Their proposal is, to say the least, radical. What would it take to accomplish it? What laws and policies would we need to put in place now to start turning the Anthropocene around—to actually end rather than soften its impacts—and how long would it take? Is it even possible?

Regardless of its audacity, their proposal could prompt a useful thought exercise to test just how progressive even our most progressive conservation policies truly are. It could also provide a reference point for measuring how deeply entrenched the Anthropocene moves over time. It is at the very least worth thinking about.

The Ecosystem Services Framework Gains the White House as a Fan

Just as I focus my students in Law 2050 on spotting and following trends, I try to do the same in my field of environmental and natural resources law. One of the tends I have followed for years is the emergence of the “ecosystem services” framework. Some significant recent developments warrant this post:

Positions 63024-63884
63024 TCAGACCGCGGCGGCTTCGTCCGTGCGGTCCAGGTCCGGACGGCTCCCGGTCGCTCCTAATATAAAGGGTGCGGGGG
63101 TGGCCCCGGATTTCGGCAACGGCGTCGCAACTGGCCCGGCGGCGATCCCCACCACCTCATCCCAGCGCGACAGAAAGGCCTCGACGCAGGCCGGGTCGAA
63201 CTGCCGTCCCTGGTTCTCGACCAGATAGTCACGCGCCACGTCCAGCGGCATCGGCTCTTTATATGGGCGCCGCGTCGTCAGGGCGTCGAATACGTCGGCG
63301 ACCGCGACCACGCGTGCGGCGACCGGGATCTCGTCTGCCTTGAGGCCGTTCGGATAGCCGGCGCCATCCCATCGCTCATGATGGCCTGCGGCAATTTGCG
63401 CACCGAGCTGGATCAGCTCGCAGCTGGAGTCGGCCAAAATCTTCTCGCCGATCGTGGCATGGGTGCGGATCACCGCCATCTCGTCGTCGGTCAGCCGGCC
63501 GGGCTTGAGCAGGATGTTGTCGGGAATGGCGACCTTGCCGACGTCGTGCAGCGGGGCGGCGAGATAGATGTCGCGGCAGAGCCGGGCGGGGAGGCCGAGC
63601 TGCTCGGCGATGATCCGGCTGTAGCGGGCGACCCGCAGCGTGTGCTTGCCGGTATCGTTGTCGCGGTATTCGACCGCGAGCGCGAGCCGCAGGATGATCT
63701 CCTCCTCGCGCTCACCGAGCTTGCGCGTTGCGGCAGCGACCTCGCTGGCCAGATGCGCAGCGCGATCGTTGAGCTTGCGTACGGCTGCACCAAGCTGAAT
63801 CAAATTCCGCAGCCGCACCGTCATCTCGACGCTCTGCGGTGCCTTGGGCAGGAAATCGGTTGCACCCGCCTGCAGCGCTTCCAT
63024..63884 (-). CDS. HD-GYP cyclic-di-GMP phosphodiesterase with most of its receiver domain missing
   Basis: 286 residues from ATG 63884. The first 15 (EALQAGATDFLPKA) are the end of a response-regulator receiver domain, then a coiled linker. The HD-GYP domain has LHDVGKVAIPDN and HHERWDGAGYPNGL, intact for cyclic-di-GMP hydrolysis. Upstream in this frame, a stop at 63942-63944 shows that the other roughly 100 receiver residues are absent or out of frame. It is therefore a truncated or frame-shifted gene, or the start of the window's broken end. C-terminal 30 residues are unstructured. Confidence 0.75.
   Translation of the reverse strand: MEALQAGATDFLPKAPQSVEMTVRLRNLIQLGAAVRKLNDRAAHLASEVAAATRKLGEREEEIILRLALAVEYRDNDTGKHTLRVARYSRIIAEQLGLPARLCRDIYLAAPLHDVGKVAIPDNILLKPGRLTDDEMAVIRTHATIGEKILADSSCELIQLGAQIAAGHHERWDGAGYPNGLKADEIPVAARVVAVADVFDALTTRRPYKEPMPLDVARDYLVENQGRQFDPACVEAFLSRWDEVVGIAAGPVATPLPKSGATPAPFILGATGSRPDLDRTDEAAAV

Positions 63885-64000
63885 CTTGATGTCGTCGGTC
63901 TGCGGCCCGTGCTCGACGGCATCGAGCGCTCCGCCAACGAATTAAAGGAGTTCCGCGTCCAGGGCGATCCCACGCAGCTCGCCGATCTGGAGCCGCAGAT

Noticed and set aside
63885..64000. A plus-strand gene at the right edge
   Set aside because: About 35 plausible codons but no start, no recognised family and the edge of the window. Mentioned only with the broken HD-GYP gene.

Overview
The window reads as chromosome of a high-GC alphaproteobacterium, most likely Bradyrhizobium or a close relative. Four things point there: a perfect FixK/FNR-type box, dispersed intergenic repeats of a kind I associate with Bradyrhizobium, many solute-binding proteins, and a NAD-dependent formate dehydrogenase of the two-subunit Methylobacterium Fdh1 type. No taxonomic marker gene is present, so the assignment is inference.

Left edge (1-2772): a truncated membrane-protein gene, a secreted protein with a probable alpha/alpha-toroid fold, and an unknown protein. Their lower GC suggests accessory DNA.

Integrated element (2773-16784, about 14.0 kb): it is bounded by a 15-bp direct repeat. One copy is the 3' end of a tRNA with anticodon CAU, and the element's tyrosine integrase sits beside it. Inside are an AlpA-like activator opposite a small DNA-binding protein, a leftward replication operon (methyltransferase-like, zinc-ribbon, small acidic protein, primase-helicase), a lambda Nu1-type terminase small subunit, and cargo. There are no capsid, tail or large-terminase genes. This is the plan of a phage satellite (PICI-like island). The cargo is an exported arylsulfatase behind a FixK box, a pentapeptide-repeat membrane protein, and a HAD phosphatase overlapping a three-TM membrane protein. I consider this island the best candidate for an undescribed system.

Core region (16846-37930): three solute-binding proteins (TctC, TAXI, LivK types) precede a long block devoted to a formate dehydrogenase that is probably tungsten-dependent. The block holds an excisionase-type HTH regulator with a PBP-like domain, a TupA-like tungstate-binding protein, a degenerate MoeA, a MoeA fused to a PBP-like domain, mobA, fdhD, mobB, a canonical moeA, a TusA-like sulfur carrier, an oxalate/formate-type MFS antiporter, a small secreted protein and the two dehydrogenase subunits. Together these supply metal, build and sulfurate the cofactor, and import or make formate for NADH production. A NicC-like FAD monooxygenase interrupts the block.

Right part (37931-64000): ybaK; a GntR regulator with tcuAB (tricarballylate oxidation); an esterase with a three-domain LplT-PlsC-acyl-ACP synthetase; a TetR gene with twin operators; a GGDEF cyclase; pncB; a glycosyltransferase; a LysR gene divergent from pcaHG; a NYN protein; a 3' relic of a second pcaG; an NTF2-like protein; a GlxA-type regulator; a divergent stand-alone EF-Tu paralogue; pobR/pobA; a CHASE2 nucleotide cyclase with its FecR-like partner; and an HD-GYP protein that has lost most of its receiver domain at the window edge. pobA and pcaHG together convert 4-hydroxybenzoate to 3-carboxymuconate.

The ecosystem services framework focuses on the economic values humans derive from functioning ecosystems in the form of services rather than commodities, such as water filtration, pollination, flood control, and groundwater recharge. Because many of these services exhibit public good qualities, ecologists and economists began forging the concept of ecosystem services valuation in the 1990s as a way of improving land use and resource development decision making by ensuring that all relevant economic values were being taken into account when making decisions about the conservation or development of “natural capital” resources. Research on ecosystem services exploded onto the scene and has been going strong since in ecology, economics, and other disciplines bearing on environmental and natural resources management.